Christmas Down Under
We arrived in Adelaide a few days before Christmas. On leaving the plane we
walked down a staircase and onto the hot tarmac of the airport. On passing
through a door we found ourselves in the main arrivals area and saw Liz
(Deborah’s friends from uni) waiting for us. I left the girls chatting
excitedly whilst I went off to retrieve our bags. I picked up my rucksack
and slung it easily onto my shoulders. Carrying Deborah’s rucksack proved to
be more of a problem though. I had been teasing her for months about the
size of it, but I wasn’t prepared for the sheer weight of the thing. Even
the airline had stuck a big sticker on it that read “Warning heavy load,
handle with care”.
Christmas Eve Debs, Ian and myself went to Adelaide Cathedral to listen to
Liz sing in the Choir. I think it was the first time that I had been to
Midnight Mass, and too be honest it wasn’t all that much fun. Luckily Debs
and Ian shared my sentiments so we had a bet on how long the sermon would
last. It ended up being 35 minutes long. Liz told us late that the vicar
doesn’t usually go on that long.
Christmas Day we got up earlyish and walked out into the blazing sunshine.
Ian was already up, tinkering away in his shed, and Liz had got up early to
sing at another church thing. As it was Christmas Day, and we were in Oz, we
decided to move all the Christmas decorations outside onto the patio. Ian
also dug out some big multi-coloured lights, so we strung these up around the
garden in preparation for the barbeque that night. With the tablecloth on
the patio table, a Christmas tree at its centre, tinsel around the umbrella
and the lights, the garden looked quite festive. To add to the atmosphere,
we moved all the presents out onto the table as well.
When Liz came back from church it was time to open all the presents. Surprisingly there were
some large packages for Debs and myself. Father Christmas had obviously been
listening in on our plans for the new year, because he bought us a cool box,
some sleeping bags and a couple of sleeping mats (Ian assured us that he
was going to throw all this stuff away anyway so we might as well have it).
Then it was time for Christmas lunch. Ian told us he had driven 1300km for
the treat we were about to get. It was a Pie. It was big and tasty and
filling, and seemed somehow more appropriate than a traditional Christmas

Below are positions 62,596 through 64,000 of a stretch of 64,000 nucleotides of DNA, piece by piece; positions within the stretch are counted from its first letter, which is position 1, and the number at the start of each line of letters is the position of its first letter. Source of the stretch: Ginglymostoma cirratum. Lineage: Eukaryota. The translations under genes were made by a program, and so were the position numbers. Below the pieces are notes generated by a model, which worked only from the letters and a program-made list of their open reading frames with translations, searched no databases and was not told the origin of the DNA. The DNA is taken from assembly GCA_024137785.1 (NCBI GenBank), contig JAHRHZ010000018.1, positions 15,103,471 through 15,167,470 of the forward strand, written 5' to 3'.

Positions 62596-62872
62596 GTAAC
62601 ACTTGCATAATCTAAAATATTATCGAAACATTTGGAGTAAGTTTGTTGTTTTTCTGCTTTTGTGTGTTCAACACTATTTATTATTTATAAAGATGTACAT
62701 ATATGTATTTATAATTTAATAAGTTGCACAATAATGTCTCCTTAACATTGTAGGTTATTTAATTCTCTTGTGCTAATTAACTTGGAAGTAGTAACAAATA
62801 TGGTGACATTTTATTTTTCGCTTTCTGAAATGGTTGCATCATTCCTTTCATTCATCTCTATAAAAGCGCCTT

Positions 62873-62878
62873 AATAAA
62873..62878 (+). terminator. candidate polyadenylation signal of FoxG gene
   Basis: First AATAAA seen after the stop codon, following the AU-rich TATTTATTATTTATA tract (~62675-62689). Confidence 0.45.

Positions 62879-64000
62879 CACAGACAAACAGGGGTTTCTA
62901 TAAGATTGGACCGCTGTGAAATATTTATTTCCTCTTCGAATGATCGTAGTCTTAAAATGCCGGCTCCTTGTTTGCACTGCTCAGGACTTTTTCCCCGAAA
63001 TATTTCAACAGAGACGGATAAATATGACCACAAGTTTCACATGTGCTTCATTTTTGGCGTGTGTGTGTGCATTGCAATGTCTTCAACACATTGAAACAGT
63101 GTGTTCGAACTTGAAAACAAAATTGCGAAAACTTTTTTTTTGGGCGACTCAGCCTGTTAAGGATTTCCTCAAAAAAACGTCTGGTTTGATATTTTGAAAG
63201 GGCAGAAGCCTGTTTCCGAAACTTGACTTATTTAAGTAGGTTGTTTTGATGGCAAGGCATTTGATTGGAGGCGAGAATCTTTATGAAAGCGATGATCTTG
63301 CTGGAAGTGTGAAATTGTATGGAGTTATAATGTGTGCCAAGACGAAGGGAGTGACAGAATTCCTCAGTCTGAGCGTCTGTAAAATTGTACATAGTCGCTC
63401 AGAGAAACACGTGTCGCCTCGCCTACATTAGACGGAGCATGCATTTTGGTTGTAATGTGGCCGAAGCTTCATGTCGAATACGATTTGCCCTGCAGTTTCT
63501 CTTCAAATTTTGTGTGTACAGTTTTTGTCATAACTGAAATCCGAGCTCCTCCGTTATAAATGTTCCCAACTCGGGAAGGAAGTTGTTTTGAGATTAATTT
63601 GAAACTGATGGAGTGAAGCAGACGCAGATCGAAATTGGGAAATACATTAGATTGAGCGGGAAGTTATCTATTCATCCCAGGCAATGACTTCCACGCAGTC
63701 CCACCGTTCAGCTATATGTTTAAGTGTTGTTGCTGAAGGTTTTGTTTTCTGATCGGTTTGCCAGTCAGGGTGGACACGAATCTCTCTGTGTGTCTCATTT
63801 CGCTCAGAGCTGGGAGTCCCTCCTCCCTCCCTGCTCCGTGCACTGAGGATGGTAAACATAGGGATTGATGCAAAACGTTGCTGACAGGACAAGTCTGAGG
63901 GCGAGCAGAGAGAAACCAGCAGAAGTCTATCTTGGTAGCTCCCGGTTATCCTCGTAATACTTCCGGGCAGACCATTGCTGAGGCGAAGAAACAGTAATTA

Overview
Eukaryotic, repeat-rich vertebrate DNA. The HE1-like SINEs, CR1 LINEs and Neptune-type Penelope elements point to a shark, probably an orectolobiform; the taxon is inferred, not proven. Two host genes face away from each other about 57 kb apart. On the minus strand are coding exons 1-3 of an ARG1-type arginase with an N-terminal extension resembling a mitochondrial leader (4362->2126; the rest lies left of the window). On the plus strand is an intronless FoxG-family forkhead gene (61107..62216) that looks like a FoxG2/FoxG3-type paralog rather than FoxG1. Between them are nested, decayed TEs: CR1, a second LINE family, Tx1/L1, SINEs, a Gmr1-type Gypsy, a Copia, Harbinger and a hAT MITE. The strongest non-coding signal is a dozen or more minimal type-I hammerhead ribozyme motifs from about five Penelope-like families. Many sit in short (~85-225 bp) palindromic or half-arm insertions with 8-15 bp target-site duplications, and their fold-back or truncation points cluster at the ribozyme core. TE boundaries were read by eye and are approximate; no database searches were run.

dinner. That evening Ian’s brother and parents came around and we had a
Barbeque, and plenty of drink. Which was nice.
A few days after Christmas, Liz took Debs and myself out to one of the wine
producing regions of the the area. There we spent a relaxing day drinking
wine, eating food and enjoying the scenery. Remarkably we only bought two
bottles of wine. That evening we went over to Ian’s brother’s house and
messed around in the swimming pool for a while, before going out to a Greek
restaurant in the evening. The restaurant actually features in our list of
places not to go back to.
December 29th we set off for Kangaroo Island. We had managed to book the
trip a couple of days before Christmas and were quite pleased with ourselves
for being so organised and also getting a big discount thanks to Ian. The
trip lasted three days, and in that time we had the only three days of rain
during the whole Christmas holidays. Still, it was nice to camp out under the
stars and see all the wildlife. We arrived back on New Year’s Eve, grubby and
tired. By the time we had got back to Liz and Ian’s, had a shower and eaten
some food it was already 11 o’clock. We had been invited to a party at
Ian’s brother’s house, but decided that we were just too tired to go. So we
watched the Sydney fireworks on the telly, brought the cats in for the night,
and fell asleep as soon as my head hit the pillow.
New Year’s Day was a typical one. All we did was sit around the house
watching DVD’s and eating. On the 3rd we hired a car for the day and went
for a drive around the Adelaide hills. At our first stop, a viewpoint of the
whole of Adelaide, I bumped into a friend of mine from the ferry I took in
Chile! She was out on a Harley Davidson tour with her gran. Next, it was on
to a wildlife park. We saw loads of koala’s, kangaroo’s and various other
Australian animals. You could even feed the kangaroos and emus with little
pellets that you bought at the gate.
From there we drove to the German community of Handorf. It now looks like a tourist village. All the shops are themed, and all the restaurants serve German sausage or cream teas. It was a
fun place to have a look around for a couple of hours though. On we drove,
to the Murray River and then it was time to turn around and head back again.
It was a top day out and it was nice to get away from the house for a while,
as both of us had been getting itchy feet and wanted to get moving again.
We didn’t have to wait long, as on the 5th we had organised to take a car all the way to Perth. It didn’t cost us much, as I had phoned up all the car/camper van companies on the book and asked them if they needed any vehicles relocating to Perth. The deal we got was a car for six days at a cost of $5 a day. We would have $250 worth of fuel for free and 2500km free as well. With the help of Ian we planned a route to Perth that would take in some of the best sites, popped our bags, tents, sleeping bags, etc, into the car and set off.